A proposed law that would have required all New Jersey drivers convicted of drunk driving, including first-time offenders, to install an ignition interlock device in their cars was pulled from the legislative process just less than two weeks ago. Lawmakers said the bill needed to be revised so that it would be more effective.
Under current New Jersey law, an individual with a prior drunk driving conviction and who is convicted of drunk driving again is required to install an ignition interlock device on his or her car. First-time offenders with a blood alcohol level of at least 0.15 percent or greater are also required to install the device. Under the proposed law, all first-time drinking and driving offenders would be required to install an ignition interlock device as well, and the bill would reduce the periods of license suspension and some fines for some offenders.
An ignition interlock device attaches to a driver’s steering wheel and requires the driver to blow into a tube in order to start the vehicle. If the driver’s blood alcohol level is 0.04 percent or higher, the vehicle will not start. Some devices require the drive to blow at different increments while the car is on the road.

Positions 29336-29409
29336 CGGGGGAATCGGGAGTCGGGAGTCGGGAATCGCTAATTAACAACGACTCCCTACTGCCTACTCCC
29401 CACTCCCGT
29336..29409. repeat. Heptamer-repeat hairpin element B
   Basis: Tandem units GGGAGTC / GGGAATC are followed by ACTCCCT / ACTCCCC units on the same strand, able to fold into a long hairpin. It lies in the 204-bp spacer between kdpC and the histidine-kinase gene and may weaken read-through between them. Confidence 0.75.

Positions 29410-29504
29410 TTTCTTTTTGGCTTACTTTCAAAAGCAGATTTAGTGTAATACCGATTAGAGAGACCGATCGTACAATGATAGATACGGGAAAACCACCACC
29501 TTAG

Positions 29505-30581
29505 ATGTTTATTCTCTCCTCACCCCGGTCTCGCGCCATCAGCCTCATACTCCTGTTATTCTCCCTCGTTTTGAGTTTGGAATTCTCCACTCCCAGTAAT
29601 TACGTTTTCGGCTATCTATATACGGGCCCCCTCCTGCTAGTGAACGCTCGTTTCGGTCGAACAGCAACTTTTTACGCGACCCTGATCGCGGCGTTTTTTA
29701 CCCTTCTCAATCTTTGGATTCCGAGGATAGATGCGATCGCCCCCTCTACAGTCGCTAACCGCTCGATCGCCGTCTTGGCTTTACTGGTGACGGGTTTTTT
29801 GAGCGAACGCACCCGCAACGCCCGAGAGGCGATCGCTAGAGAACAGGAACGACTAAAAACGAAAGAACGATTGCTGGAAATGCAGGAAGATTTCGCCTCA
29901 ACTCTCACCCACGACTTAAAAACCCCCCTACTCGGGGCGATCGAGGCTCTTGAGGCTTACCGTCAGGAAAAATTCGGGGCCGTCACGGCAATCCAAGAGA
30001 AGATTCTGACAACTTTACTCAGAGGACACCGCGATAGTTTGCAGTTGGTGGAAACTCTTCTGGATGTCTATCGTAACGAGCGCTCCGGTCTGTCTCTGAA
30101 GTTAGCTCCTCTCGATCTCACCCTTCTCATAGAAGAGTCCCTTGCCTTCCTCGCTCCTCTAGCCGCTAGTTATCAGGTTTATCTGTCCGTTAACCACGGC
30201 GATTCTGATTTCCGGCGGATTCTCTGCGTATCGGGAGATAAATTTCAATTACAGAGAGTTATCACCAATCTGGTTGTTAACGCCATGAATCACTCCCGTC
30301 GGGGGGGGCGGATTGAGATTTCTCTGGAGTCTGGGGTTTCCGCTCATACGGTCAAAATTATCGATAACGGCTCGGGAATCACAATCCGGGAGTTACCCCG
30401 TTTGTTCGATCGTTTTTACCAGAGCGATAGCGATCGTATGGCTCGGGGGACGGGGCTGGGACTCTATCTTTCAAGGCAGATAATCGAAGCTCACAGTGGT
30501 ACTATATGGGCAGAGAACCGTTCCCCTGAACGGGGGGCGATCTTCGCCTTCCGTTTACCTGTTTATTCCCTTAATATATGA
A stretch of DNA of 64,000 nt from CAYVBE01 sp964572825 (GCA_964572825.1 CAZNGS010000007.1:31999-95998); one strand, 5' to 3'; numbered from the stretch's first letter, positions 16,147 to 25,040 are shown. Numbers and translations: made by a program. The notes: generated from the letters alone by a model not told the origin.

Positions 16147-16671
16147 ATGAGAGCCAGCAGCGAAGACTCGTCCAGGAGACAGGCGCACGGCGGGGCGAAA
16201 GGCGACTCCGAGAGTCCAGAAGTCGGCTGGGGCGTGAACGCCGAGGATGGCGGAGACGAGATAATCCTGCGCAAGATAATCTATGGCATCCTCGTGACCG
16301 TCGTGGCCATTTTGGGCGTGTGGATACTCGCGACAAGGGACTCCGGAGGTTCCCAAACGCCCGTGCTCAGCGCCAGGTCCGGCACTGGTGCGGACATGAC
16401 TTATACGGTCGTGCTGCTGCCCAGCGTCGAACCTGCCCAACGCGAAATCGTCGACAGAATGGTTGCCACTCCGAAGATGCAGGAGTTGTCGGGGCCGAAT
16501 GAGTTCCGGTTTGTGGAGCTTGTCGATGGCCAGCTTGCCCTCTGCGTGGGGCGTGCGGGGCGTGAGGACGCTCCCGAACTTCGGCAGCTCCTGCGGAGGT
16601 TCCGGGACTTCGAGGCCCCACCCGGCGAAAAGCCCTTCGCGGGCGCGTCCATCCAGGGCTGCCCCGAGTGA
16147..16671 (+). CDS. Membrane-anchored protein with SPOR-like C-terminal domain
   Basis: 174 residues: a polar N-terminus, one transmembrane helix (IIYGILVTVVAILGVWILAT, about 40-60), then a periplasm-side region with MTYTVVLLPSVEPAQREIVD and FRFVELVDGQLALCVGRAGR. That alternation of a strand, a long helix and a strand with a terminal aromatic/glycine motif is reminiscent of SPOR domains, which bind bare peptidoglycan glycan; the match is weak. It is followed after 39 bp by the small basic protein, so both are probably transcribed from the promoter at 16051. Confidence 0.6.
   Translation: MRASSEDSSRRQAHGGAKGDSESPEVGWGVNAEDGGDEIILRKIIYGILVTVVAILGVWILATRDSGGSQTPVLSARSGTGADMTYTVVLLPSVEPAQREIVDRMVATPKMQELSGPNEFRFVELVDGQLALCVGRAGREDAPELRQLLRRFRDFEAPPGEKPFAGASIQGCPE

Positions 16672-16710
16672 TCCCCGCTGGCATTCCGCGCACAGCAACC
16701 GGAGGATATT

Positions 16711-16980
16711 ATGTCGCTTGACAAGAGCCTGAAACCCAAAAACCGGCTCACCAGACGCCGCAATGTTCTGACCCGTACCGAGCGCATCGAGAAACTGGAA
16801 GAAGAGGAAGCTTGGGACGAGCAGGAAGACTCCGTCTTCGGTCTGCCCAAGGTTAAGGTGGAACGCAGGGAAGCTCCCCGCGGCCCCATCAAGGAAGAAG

Different organizations had varying concerns about the proposed law. The Coalition of Ignition Interlock Manufacturers argued the bill had a large loophole in that an individual convicted of DUI could avoid the interlock device requirement by transferring the registration of his or her vehicle to another person. The Coalition argued that home arrest or some sort of alcohol monitoring system would help resolve the issue. The New Jersey chapter of the National Motorists Association argued that ignition interlock are too unreliable and intrusive on drivers.
Every state requires the use of ignition interlock devices, but only 17 states require the use of devices for all first-time offenders.
It’s expected that the bill will be up for another vote this coming fall.
Source: The Star-Ledger, “N.J. Bill Requiring Motorists Convicted of Drunken Driving to Wear Device is Pulled by Lawmakers,” MaryAnn Spoto, June 21, 2012